It’s Christmas – but not as we know it

It’s Christmas – but not as we know it

Everyone enjoys Christmas in their own way, but for each nation there are traditions which are a part of their national identity. Besides waiting for Father Christmas – or the equivalent of ones particular country, some parts of the world have specific individual customs which herald the festive season and celebrate the time to join in with family and friends bringing us together to socialise and acknowledge the festive season.


Madeiro is a custom practiced across the country which starts on the 8th of December. Madeiro a national holiday called ‘The Day of the Immaculate Conception’ is celebrated by the collection of hundreds of tonnes of  wood, gathered from the local forests which flow into the towns and villages on tractors. You can hear the sound of hunting horns, with accompanying younger members of villages singing as they sit up high on the collected wood mounds. The logs are  then placed into a huge pile outside the local church and after a traditional – and much cheered speech about the importance of the custom, the wood is preserved until the first few minutes into Christmas Eve where it is set alight to copious amounts of singing and dancing. The logs are left to burn throughout the night and across the Christmas festivities, until the pile has  turned to ash. The custom represents the beginning of Yule and each municipality competes with their neighbour for the biggest Madeiro. The town of Penamacor stakes the claim of having the largest Madeiro in the country.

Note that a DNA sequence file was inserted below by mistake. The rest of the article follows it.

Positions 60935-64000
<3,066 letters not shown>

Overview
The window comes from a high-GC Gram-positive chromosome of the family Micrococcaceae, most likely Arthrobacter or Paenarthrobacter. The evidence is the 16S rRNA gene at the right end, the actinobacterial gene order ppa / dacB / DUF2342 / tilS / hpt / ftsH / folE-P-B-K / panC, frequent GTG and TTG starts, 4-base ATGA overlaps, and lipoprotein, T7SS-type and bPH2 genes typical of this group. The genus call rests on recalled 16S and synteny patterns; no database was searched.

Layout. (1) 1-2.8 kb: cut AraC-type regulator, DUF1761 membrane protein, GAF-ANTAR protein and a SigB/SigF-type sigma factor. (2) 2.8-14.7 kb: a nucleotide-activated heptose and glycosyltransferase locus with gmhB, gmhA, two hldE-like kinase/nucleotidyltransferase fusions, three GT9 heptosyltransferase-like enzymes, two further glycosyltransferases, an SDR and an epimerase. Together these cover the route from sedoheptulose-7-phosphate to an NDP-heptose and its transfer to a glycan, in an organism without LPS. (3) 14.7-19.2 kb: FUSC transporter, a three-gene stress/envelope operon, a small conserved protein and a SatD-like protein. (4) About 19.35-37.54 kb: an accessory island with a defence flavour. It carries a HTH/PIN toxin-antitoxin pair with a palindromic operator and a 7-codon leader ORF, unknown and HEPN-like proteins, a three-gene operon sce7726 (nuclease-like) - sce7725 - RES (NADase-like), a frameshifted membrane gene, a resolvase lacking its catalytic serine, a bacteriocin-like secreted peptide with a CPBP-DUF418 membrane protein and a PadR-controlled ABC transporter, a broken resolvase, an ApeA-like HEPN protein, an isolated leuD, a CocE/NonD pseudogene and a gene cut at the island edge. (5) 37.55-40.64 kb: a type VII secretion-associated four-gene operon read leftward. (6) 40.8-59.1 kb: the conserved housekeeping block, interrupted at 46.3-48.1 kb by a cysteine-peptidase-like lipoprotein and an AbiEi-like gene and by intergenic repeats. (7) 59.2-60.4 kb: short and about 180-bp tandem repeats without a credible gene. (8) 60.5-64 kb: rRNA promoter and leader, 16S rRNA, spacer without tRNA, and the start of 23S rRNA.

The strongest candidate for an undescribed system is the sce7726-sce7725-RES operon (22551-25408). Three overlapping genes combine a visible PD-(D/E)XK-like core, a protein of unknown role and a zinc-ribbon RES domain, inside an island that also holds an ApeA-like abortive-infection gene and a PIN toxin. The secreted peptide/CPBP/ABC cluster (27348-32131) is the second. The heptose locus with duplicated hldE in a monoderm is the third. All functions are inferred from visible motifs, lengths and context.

There is a story told to children that a mother many years ago was so poor, she couldn’t afford to decorate her Christmas tree. She awoke on Christmas morning to find the tree decorated with spider’s webs, which glistened in the ice and snow. Trees in the Ukraine now always have a web added as a decoration to celebrate the appreciation of the spiders, which helped the peasant woman give her children a beautiful tree.

Czech Republic

If you’re female, single and live in the Czech Republic, Christmas is the chance to find someone to spend the rest of your life with – by throwing a shoe.  Those looking for love will stand in their open doorway with their back towards the street, and toss a shoe over their shoulder. It is believed that if the shoe lands with the toe of the footwear pointing towards the house of the lonely lady, she will be married within the following year.

Wherever we are in the world this Christmas and whichever customs are part of this time of showing appreciation of those we love, it’s all about remembering to wish a Happy Christmas to all and to look forward to a prosperous New Year full of opportunity and hope.